Sunday News: From the Editorial pages


STOP THE LEGISLATURE'S POLICIES THAT MAKE PUBLIC SCHOOLS MORE SEGREGATED: From the 1970s through the first decade of this new century, North Carolina worked to end school segregation. In the process the state boosted funding for public education, increased teacher pay and improved student performance and graduation rates. But, as a series of recent studies reveal, that progress has been eroded over the last decade. The state’s financial support for public schools is being diminished. The number of public charter schools has been greatly increased. And a private school voucher program that lacks accountability, and in fact publically funds discrimination, is growing yearly. As a result, our public schools are becoming more segregated.

THE RURAL-URBAN DIVIDE IN NORTH CAROLINA DEEPENS: A 2015 national study found Goldsboro to be the fifth-poorest city in America. Over 25 percent of Goldsboro residents live in poverty. Forty percent of all kids are poor, over half of African-American children. In some census tracts we studied, 65 percent of kids were impoverished. And Goldsboro has nearly the worst racially-driven, concentrated poverty in North Carolina. Wilkes County shares much of this record of hardship, though it wasn’t always so. Median income dropped by nearly 30 percent over 15 years. In the late 1990s, the unemployment rate was a remarkable 2 percent. A decade later it had soared to over 13 percent. Half of all Wilkes households now make under $30,000. A quarter of its 69,000 residents live in poverty, a third of all children. There are, today, 5,000 fewer private-sector jobs than existed in 1995. Twice as many folks live in mobile homes as the state average. Disability, overdose and addiction rates are high. Almost 90 percent of the county population is white.

CENSUS' LAST MINUTE QUESTION ON CITIZENSHIP JEOPARDIZES ACCURATE COUNT: Nearly 800,000 immigrants were living in North Carolina in 2016, representing 8 percent of the total population, with high concentrations in both urban and rural communities. Higher non-response and a greater undercount of the immigrant population could exacerbate the undercount of children in North Carolina in 2020. Between 2000 and 2016, our state had the fourth largest numeric increase in children born to immigrant parents. Today, one in six North Carolina children—365,000—are U.S.-born citizens who live in a household with at least one immigrant parent. If these children become harder to count, the state could receive fewer funds for critical programs that help to ensure healthy growth and development for all children, such as Head Start and the School Lunch Program.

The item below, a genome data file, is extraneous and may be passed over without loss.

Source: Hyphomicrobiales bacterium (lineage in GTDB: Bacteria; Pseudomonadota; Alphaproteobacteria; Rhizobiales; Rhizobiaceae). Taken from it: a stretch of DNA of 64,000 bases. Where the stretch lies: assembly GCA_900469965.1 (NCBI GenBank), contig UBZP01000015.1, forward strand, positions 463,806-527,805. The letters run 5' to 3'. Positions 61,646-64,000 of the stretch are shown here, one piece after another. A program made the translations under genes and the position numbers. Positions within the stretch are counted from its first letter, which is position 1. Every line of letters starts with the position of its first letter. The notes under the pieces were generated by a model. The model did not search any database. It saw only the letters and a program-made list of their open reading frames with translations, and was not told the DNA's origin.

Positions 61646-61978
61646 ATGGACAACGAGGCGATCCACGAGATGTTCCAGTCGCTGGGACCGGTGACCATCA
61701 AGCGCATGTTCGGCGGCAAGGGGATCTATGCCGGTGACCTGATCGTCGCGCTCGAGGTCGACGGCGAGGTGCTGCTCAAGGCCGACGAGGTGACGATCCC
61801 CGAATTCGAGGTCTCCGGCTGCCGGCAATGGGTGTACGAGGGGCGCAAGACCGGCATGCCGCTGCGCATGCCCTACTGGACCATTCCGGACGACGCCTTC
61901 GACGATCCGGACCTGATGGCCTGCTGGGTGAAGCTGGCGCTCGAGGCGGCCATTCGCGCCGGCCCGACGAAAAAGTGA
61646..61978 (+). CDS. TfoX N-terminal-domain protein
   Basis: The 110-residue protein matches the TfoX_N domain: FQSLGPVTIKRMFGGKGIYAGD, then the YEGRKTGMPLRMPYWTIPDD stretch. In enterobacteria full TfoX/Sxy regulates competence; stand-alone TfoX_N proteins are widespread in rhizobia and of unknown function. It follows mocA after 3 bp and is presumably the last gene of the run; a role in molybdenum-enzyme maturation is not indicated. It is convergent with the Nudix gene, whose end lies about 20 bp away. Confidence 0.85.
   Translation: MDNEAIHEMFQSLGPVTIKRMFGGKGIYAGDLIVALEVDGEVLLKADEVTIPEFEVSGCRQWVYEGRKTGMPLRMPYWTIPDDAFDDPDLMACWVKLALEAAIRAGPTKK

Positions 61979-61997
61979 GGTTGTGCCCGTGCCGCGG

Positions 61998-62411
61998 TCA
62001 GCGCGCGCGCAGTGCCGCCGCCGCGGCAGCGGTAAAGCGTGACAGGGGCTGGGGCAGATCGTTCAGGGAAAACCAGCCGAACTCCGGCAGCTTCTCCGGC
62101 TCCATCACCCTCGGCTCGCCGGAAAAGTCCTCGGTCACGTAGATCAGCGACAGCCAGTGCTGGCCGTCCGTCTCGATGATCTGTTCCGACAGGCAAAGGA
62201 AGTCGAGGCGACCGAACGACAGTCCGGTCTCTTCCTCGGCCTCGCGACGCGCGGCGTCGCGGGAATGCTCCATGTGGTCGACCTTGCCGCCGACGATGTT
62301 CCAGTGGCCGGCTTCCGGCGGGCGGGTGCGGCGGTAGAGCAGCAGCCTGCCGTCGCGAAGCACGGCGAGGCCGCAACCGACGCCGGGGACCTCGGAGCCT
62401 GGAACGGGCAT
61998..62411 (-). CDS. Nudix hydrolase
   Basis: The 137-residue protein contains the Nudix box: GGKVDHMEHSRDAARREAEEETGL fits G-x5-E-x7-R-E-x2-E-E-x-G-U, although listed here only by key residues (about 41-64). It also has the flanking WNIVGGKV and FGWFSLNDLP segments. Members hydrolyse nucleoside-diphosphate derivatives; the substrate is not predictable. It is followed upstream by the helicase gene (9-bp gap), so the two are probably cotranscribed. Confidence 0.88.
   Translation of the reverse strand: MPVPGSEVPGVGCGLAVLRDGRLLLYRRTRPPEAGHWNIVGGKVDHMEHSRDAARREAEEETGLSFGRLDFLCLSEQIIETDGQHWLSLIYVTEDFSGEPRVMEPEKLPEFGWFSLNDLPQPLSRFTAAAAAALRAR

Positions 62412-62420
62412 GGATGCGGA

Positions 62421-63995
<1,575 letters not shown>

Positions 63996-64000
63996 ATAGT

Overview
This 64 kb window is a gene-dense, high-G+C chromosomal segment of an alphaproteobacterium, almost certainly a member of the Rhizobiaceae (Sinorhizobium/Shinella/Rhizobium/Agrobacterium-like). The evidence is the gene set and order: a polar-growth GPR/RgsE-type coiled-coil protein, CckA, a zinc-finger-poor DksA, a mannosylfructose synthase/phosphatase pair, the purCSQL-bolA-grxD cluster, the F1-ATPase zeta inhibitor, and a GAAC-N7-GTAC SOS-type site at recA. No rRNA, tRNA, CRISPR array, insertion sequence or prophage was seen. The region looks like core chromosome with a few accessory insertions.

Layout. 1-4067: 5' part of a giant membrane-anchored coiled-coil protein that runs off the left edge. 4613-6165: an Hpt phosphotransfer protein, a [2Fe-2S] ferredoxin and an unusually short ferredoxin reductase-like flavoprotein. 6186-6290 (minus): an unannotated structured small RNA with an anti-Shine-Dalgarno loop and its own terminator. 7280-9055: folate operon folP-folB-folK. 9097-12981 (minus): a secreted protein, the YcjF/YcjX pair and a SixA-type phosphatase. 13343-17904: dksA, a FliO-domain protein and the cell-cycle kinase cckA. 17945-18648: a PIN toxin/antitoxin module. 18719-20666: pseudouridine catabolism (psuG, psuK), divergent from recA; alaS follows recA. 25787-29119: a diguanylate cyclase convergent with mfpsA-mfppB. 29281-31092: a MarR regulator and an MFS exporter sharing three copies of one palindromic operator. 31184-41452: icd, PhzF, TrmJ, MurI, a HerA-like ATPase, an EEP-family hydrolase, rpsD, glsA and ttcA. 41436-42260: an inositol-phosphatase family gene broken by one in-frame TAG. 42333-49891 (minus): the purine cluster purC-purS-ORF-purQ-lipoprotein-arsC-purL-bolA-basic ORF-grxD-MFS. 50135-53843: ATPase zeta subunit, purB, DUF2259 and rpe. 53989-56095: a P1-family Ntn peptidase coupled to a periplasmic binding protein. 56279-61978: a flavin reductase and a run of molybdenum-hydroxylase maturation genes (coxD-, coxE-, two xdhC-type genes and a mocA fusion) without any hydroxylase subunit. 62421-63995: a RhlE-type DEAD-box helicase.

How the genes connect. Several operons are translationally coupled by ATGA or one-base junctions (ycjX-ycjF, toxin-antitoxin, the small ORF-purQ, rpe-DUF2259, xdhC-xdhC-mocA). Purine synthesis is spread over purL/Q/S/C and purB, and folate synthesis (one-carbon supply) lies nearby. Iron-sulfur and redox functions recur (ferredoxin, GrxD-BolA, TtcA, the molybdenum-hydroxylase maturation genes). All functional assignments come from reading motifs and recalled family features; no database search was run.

IN TRUMP'S KAKISTOCRACY, ABSTINENCE AND THE RHYTHM METHOD REPLACE SCIENCE AND BIRTH CONTROL PILLS: The Department of Health and Human Services recently announced it will give preference when allocating grant money to agencies that endorse “natural family planning” and abstinence instead of those that prescribe birth control pills and screen for sexually transmitted diseases. Why would an agency named after “health” and “human services” want to penalize women seeking reliable birth control? At stake is $260 million in Title X grant money, so, yes, this is a huge deal. Turns out the shiny new administrator of the purse strings is the former head of a national abstinence education program so we shouldn’t be surprised at this turn of events. The notion of slashing funding to agencies that provide birth control, STD diagnosis and treatment and — here’s a big one — early detection cancer screenings for a population that otherwise would be unable to afford any of those services is reckless and cruel.

U.S. LACKS THE WILL TO STOP TRAGEDY OF SCHOOL SHOOTINGS: In that, Helsel’s bucket of rocks is like the proposal to arm teachers and former Sen. Rick Santorum’s dumb suggestion that the best way to respond to mass shootings is to teach kids CPR. None of these strategies, please note, seeks to prevent massacres. Rather, each implicitly asks us to accept that they are inevitable and unstoppable, like natural disasters. After all, you wouldn’t pass a law against tornadoes or earthquakes, and some gun rights advocates would have us believe it makes just as little sense to try to keep mass shootings from occurring. They ask us to accept the unacceptable as a given. The problem is, a mass shooting is not a natural disaster, but a human one. Thus, it can be legislated against. Nor is the fact that a law will not be 100 percent effective a sensible reason not to pass it. No law is 100 percent effective. Shall we repeal prohibitions against murder or child molestation because those crimes still occur? As Canada proves daily, it’s entirely possible to balance gun rights with common-sense restrictions that save lives. Comprehensive background checks and a ban on private ownership of high-capacity magazines and semiautomatic weapons would be good places to start. What we lack is not a way to stop tragedies, but a will.


J.B. VAN KRETSCHMAR, PHD: SUPPORT CARBON FEE: Regarding “AP Interview: UN food agency boss warns of migrant crisis” (Mar. 26): the reported radicalization of hungry people desperate to feed their families is one consequence of the localized disruption of agriculture by climate change. The U.S. Department of Defense 2014 Climate Change Adaptation Roadmap identified climate change as an economic and social stressor that would “accelerate conflict and instability detrimental to U.S. interests.” Climate change is a destabilizer that needs to be addressed as a growing threat to U.S. security. The solution is Carbon Fee and Dividend. CF&D is a non-revenue-generating policy proposal that can stimulate the market to develop domestically-produced, jobs-creating alternatives to fossil fuels that are the primary cause of climate change. CF&D is a policy that our state’s U.S. senators, Richard Burr and Thom Tillis, as well as our representatives, should support to protect our long-term and widespread national security interests.